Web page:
AJAX Abstraction for a Single Resource


The set() method can be used to set attributes on the model outside the constructor.

Default Implementation

The default implementation looks like this:

set: function(key, val, options) {
  if (key == null) {
    return this

  let attrs;
  if (typeof key === 'object') {
    attrs = key;
    options = val;
  } else {
    (attrs = {})[key] = val;

  options || (options = {});

  if (!this._validate(attrs, options)) return false;

  const current = this.attributes;

  for (const attr in attrs) {
    val = attrs[attr];
    current[attr] = val;

  if (this.idAttribute in attrs) { = this.get(this.idAttribute)

  return this;


Let's save you've created a tweet like this:

import { Model } from 'lore-models';

const Tweet = Model.extend({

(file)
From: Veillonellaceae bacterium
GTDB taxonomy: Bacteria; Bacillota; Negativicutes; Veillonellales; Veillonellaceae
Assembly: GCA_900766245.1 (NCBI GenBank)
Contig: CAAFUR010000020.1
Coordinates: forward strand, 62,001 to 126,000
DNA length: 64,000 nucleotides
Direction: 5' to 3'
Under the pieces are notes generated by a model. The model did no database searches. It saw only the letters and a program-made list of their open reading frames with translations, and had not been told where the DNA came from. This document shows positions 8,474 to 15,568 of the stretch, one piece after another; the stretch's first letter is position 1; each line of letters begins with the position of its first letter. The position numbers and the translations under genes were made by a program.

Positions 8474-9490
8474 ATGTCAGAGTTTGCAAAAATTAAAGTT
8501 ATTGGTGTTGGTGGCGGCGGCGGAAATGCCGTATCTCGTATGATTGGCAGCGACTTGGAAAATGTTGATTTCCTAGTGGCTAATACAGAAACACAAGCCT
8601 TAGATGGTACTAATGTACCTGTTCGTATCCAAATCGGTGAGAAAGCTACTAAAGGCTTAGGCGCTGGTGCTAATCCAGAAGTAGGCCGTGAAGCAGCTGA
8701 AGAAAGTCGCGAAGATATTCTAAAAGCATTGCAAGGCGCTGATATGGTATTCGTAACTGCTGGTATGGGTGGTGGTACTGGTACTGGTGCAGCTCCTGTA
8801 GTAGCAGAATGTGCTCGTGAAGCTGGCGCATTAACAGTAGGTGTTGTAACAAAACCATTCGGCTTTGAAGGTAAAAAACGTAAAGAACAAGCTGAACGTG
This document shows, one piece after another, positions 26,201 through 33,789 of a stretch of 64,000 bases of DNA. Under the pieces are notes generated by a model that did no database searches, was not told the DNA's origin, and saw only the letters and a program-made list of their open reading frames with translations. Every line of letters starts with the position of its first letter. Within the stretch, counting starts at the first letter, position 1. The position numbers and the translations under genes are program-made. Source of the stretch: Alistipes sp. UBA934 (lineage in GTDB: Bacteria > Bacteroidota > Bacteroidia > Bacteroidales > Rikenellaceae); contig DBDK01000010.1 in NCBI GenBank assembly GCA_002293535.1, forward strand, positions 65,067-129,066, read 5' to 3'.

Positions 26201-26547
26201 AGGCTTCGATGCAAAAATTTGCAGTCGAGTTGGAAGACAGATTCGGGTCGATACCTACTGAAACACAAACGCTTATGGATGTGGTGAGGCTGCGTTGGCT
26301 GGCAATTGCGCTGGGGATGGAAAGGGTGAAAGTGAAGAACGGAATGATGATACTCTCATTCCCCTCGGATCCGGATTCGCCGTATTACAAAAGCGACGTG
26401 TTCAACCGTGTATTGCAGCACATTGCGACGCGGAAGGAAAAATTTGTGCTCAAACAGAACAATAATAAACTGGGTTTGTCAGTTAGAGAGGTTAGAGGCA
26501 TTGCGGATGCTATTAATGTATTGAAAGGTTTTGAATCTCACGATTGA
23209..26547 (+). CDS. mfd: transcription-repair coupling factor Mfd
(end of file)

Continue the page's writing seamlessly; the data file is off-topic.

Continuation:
urlRoot: 'http://localhost:1337/tweets'

const tweet = new Tweet()

The set() method can be used add additional attributes to the model, and there are two ways to call it.

The first is by providing a key/value pair, like this:

tweet.set('text', 'Some new tweet')

The second is by providing an object, like this:

  text: 'Some new tweet'

In both cases, if you now examined the tweet.attributes property you would see this:

  id: 1,
  text: 'Some new tweet'

Most of the time, if you understand what it's doing, you could set the attributes directly, like this:

tweet.attributes = {
  id: 1,
  text: 'Some new tweet'

The reason you generally shouldn't, is because this method examines the attributes you provide, and if any of them match the idAttribute, it will set that property to the correct value. If you assign the attributes directly, this value may not set.